Definition of memory hole in English:

memory hole


  • An imaginary place where inconvenient or unpleasant information is put and quickly forgotten.

    ‘now that the trial's been postponed the whole case has dropped into the memory hole’
    • ‘It appears that the time is now to snatch these scraps of history back out of the memory hole.’
    • ‘My work had disappeared down the cyber memory hole.’
    • ‘Oftentimes it is corporate reasons, such as copyright, that cause material to slide down the memory hole.’
    • ‘It was published earlier this month and fell down the memory hole.’
    • ‘Well, I'm wondering whether the attention may have been unwelcome because now the website seems to be down the memory hole.’
    • ‘Straight down the memory hole with you, history!’
    • ‘Then sell this mess of pottage by throwing reason, history and the economic facts of reality down the memory hole.’
    • ‘Other fine buildings, however, have vanished down the memory hole so quickly that the architects could write only their obituaries.’
    • ‘While things are spiraling down into the memory hole it sometimes makes sense to give them a few quick tugs before they vanish into oblivion altogether.’
    • ‘It simply threw the embarrassing document down the memory hole.’
    • ‘Joan of Arc, Roland and Vercingetorix, all hardly known in France before 1870, were rescued from the memory hole by a nation that needed martyrs after the Prussian victory.’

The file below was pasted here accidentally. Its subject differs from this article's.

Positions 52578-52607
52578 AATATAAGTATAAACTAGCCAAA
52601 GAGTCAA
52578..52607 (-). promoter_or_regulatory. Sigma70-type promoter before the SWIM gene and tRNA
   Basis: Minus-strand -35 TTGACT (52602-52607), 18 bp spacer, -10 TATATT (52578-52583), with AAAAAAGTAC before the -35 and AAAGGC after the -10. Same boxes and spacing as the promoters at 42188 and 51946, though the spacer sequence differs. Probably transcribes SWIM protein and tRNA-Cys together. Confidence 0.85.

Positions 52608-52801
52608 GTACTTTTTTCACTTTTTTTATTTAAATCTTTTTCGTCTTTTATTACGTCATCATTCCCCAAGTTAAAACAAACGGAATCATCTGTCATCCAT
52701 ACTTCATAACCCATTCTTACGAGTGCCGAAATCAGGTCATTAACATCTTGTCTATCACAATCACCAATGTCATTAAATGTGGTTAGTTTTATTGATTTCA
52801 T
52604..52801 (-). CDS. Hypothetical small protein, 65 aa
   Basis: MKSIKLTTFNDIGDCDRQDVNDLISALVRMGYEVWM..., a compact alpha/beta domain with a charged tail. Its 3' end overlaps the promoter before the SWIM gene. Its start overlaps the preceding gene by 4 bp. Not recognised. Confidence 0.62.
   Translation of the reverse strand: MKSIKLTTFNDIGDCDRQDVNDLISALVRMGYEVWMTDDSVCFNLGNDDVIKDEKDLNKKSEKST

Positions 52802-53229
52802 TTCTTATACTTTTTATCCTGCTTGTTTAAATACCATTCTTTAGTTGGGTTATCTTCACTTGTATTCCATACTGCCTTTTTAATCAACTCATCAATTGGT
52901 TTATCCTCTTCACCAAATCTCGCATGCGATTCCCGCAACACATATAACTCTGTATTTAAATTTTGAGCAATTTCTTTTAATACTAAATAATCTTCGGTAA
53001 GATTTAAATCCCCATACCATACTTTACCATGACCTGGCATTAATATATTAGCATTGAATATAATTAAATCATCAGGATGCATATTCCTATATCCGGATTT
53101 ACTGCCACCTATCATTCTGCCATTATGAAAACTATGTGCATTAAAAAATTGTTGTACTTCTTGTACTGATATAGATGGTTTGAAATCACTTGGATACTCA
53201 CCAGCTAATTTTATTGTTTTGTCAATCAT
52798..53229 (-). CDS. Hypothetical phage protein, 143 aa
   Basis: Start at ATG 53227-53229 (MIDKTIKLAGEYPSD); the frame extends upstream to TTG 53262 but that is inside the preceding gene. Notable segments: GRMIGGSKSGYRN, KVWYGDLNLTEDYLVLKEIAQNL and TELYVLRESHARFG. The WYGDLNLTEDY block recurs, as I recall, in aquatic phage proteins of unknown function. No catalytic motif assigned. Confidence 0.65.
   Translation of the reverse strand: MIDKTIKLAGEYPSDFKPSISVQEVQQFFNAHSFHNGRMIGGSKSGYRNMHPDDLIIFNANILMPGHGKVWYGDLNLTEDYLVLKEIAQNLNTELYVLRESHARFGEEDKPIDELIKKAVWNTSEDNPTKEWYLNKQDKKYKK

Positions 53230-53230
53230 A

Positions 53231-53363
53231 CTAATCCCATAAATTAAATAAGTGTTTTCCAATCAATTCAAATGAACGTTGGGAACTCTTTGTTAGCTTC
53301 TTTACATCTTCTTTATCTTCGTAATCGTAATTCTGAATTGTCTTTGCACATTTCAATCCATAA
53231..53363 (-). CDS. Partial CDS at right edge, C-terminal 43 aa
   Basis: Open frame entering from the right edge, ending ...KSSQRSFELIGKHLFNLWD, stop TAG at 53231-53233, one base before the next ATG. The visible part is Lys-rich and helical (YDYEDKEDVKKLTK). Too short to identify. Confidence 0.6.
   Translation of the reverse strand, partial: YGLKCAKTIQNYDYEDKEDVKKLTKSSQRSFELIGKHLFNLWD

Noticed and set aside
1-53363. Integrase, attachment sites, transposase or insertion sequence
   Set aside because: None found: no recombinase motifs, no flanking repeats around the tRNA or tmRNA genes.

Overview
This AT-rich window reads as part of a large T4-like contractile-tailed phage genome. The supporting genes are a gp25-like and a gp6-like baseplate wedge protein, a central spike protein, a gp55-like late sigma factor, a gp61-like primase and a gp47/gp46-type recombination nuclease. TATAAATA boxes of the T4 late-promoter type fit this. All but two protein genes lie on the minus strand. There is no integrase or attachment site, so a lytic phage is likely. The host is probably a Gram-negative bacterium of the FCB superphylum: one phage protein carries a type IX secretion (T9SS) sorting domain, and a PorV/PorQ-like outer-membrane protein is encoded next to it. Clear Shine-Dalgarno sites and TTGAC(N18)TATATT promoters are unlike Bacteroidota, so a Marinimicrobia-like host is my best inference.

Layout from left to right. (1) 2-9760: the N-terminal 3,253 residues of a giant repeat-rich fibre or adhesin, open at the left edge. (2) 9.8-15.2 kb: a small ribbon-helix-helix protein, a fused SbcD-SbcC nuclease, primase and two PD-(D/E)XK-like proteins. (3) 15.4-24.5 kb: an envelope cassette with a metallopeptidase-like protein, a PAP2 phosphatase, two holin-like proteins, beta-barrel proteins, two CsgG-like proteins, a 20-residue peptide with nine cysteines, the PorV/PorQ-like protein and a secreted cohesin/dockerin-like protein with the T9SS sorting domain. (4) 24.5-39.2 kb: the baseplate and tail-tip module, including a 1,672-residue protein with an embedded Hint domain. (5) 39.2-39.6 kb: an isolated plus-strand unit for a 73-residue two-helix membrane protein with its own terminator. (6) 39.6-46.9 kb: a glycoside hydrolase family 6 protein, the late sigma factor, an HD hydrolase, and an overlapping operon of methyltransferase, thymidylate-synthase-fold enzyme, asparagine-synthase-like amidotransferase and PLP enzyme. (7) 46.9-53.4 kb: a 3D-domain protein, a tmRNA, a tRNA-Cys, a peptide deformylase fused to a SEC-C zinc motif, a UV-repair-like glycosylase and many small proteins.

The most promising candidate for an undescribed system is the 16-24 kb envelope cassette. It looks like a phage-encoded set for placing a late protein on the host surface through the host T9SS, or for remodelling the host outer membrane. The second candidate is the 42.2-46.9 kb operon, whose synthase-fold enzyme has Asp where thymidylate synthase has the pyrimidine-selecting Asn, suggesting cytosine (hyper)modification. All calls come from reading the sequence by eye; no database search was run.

• ‘Never underestimate the power of public relations efforts to determine what is remembered and what vanishes down the memory hole.’
    • ‘So I expect that barring some explosive news (that incorporates real proof and not just assumptions this time) it'll be down the memory hole within a month.’
    • ‘I know the gadflies will keep on gadding - and more power to them - but this is clearly a story the media elites are determined to stuff down the memory hole.’
    • ‘Check them out now, as I predict these original claims will soon disappear down the memory hole.’
    • ‘Will they allow their most unique legal rights to slip down the memory hole?’
    • ‘For a peek at previous party lines, long since flushed down the memory hole, see this post.’
    • ‘He explains the long delay by saying he had been ‘straining to recover [the recollection] from a very deep memory hole.’’
    • ‘One more film in 1957 and then Garrett seemed a forgotten name buried deep down some memory hole.’
    • ‘It turns out that I was there for the last home win in Montreal Expos history, a small claim to fame that I'll hold onto tightly as the team fades down the memory hole.’


From George Orwell's "Nineteen Eighty-Four", which described a slot where historical documents could be disposed of to allow for manipulation of memories of the past.